I am eating potato chips for dinner.
I wish I could say its because I am just feeling like “being bad” but its mainly because my nausea is rough today and the only thing my body seems to ever tolerate during these lovely hours of nausea and vomiting is crunchy crumbly salty carbs. The potato chips go really well with the Ritz crackers I had for brunch. 😉
My diet looks awful on paper but hey my gastroparesis is the boss and I eat what I can when I can.
As I sit here eating chips and wishing my pain would go down while wiping my right hand on my sweatpants so my keyboard doesn’t get too greasy, I realize that I have FINALLY gotten my brain to think “different”.
Instead of getting mad that I have barely eaten today and I haven’t felt well since Saturday when I was discharged from the hospital, I just mainly feel grateful.
I am grateful that potato chips are something I CAN eat.
I am grateful I haven’t thrown up today.
I am grateful Sean was home today and could get me something to eat.
I am grateful that these daily headaches haven’t turned into migraines.
I am grateful that I have pain medication to take since my pain has been cranking up as the week goes on.
I am grateful I have a TV so I can binge watch all 7 seasons of True Blood.
I am grateful it finally stopped raining and summer is finally here.
The list goes on and on.
When you are depressed it is so easy to slip into Negative Nancy mode. Your brain can only see the bad. Your heart is too heavy to acknowledge the good or even the mediocre. You KNOW there’s good and happy things in your life and in the world but it just becomes so very hard to see it.
You feel bitter and scared and lonely and dark and why should you take the time to search for the light when nothing feels good and nothing feels right?
Since last spring I have tried to really notice and voice the things I am grateful for.
It can be something small. It can be something fairly insignificant. I HAVE to every day notice the good, notice the lucky, notice anything and everything that makes me remember that I lead a good life that is worthy of being celebrated.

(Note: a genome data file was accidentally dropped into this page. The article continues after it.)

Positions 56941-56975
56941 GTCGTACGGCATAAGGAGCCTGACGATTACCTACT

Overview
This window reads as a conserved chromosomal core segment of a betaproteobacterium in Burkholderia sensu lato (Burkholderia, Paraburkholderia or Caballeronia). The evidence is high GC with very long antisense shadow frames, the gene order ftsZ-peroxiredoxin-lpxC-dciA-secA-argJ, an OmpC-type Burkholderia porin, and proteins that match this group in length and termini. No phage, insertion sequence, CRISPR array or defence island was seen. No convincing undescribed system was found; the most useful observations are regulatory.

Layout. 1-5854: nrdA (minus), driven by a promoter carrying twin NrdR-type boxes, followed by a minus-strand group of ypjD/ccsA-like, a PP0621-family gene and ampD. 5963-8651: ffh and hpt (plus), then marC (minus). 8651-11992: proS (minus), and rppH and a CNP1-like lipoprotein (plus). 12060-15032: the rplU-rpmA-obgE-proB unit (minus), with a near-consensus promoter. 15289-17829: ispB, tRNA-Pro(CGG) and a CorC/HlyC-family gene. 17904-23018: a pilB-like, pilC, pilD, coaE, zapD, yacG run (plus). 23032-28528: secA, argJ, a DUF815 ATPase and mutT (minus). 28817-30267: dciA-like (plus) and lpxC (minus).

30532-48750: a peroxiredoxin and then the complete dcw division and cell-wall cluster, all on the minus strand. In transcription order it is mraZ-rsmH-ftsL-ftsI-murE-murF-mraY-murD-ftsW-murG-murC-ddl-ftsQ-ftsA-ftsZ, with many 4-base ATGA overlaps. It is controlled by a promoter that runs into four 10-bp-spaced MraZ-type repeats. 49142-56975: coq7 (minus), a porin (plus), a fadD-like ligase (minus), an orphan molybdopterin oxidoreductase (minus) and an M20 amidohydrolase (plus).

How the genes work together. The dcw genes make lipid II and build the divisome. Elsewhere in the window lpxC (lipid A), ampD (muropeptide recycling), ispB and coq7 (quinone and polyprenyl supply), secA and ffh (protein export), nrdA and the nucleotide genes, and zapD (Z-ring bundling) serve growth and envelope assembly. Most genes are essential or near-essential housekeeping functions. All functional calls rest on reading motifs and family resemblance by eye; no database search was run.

It has taken some time but as of late I can see that it really has become a habit for me to complain or feel down in the dumps but immediately follow it up with a statement of “but I have this…” or “but I also know this thing in my life is good because…”
I can finally see my wheelchair and instead of feeling depressed for the next hour or on the verge of tears, I can say “Well some people can’t get out of their wheelchairs and at least I can get out of mine and use my walker” or “I’m so grateful that dumb thing allows me to leave the house”
I made a series of videos posted on instagram during my 2nd ketamine infusion last week. When I watched them all after I came home, I noticed how often in each I stated that though I wasn’t having a pleasant experience I was SO grateful to be there.
The first one I made I was REALLY out of it. I was pretty upset because I had been vomiting bile alone in a dark hospital room after not eating all day and I was really unsure of reality because of how ketamine can blur those lines. I had to smile watching the last bit as I made a joke about how much fun I was having…but then I stated “but Im grateful to be here”
Even whacked out of my mind and in a lot of pain and really sick to my stomach, I knew I had things to be grateful for.
Because I do.